5. Perfect article! I am West Toronto realtor and my friends often ask me, if I am not worried that people start to sell homes on their own, with help of internet, online auctions and similar tools. I answer:”No I am not.” Why? dealing with real estate is not just simple one day act – you have to study marketing, locations, property trends, you have to be able guess maintenance costs, you have to understand both buyers and sellers thinking – and this cost time and nerves, lot of time and lot of nerves! The more you are specialized, the better, so if you are developer, don’t deal with selling and vice versa.

  6. Real Estate for the most part is an offline transaction. Looking online for property or for comparable data is one thing. Admittedly most Realtors are not very tech savvy.

    First I want to make a distinction between your friend that just got a license and a seasoned professional there is no comparison.

    I think the emotional factor is where buyers and sellers lose the ability to finish the deal. I am NOT saying that about all people and all transactions.

    Real Estate transactions usually have a lot of emotions before the real estate ever enters in the picture.

    For example- Marriage, Divorce, Death, Birth, Debt, Job Transfer, Lost a Job… I don’t know what percentage of transactions that those items encompass but based on my experience a lot.

    When good folks are involved in those circumstances they are in need of a reliable and an experienced agent to help them make decisions and negotiate. They can be very vulnerable and become shark bait. The investment seminars that sell CDs and programs teach buyers to seek out this type of seller.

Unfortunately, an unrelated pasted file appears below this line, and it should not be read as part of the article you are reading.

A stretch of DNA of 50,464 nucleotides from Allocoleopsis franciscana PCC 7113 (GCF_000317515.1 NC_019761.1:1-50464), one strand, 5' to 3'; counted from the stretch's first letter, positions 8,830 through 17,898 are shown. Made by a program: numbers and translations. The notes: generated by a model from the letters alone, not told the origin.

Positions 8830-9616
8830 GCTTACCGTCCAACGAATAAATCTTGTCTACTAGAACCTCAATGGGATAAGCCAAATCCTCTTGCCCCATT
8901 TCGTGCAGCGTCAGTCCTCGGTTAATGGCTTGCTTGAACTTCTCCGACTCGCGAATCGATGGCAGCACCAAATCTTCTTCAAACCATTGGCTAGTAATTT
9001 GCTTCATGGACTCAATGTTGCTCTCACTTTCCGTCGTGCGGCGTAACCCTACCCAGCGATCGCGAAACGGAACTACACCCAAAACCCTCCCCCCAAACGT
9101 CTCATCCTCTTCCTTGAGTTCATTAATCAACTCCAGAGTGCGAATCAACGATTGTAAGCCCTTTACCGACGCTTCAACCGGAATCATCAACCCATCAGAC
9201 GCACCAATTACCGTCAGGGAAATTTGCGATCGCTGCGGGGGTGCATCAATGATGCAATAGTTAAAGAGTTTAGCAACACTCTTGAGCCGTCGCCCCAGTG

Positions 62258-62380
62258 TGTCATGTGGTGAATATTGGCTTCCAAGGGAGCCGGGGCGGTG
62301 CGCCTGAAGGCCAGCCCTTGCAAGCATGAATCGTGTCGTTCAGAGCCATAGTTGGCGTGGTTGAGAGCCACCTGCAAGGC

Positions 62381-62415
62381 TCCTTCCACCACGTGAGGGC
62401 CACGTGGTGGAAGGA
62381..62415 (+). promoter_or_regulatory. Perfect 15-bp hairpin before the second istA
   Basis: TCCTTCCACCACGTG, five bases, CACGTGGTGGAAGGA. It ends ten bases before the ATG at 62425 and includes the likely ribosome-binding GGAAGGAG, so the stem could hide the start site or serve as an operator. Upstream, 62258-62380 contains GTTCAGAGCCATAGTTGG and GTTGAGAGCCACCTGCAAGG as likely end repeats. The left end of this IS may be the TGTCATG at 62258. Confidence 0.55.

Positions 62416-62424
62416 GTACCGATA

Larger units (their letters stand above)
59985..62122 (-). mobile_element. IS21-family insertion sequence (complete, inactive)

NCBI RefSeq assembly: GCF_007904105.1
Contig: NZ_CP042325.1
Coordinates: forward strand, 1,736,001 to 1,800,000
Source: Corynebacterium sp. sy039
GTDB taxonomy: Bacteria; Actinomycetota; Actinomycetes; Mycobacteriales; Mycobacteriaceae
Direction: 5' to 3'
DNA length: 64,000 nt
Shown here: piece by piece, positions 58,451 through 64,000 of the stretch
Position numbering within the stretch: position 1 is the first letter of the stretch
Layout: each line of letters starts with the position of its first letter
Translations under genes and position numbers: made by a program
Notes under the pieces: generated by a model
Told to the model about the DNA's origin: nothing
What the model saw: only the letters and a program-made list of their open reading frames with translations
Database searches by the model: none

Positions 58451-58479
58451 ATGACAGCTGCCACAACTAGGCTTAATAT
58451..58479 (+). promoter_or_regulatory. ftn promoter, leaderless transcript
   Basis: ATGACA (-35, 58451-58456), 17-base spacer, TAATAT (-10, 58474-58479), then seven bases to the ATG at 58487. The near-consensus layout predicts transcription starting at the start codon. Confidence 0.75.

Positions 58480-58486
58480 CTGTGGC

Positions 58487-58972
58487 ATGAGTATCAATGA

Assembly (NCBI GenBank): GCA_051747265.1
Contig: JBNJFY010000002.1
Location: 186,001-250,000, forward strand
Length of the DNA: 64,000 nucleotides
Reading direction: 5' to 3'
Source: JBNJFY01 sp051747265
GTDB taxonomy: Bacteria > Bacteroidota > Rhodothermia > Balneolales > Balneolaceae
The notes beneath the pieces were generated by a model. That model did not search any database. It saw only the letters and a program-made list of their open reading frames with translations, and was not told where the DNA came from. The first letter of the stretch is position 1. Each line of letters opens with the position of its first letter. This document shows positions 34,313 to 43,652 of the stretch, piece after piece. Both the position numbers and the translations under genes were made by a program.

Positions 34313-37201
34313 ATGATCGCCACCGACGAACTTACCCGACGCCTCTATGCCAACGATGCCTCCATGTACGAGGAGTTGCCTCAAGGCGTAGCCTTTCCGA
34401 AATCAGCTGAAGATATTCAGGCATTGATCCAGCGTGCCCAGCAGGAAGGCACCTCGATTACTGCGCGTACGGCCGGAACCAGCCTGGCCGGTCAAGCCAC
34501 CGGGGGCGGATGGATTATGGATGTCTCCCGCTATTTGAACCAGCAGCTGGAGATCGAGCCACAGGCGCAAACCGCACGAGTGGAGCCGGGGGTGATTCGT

Then there is the selling and buying of another home. That process can be overwhelming for agents let alone a family trying to do it in their spare time. Combine that with the financial decisions that are being made. Take a family that has a total gross income of $90,000. They are selling a home for $200,000 and buying another for $350,000. Let’s say the $90,000 nets $7,500 per month, they are now involved in $550,000 worth of transactions. That is almost 75 times their normal financial comfort zone. Combine all that with moving a family and you have a lot of emotions. Not just the one family, but sometimes these transactions have a domino of 4, 5 even 6 families. This is where a well seasoned agent shines.

    So in summary you do not need an agent to sell or buy a home. But like accountants, attorneys or a financial advisors, the GOOD ONES don’t cost money they make you money.

  7. I’m not a realtor, but I think a previous post made a great point that you are outlining dollars an cents and not looking at knowledge level, stress, and just plain hard work of finding the right buyers…..As a teenager I had a volkswagen bus and everybody told me they were easy to work on and I could save money because of this because it was a good investment…..clearly ignoring the fact that the engineering was ww2 and I would NEED to fix the thing on a regular basis ….. some things I could fix and other things not….but at the end of the day, saving money doing the work myself wasn’t worth it…. I got what I paid for….and even though I could rebuild the transmission and take out the engine myself it wasn’t worth days worth of time….. the same is true here…..I’m also not seeing your deductions for costs involved for missing time from work…… you aren’t expecting to not have frequent time off work if you are selling your home are you? Staging, meeting buyers on their schedule, etc…..

    I think you are also a bit naive in thinking that most people are actually sophisticated enough to sell their home…. you would be surprised …. many are not and many can barely hear a counter-offer lower then their asking price without getting upset or feeling insulted….hence the usefulness in having an experienced third party….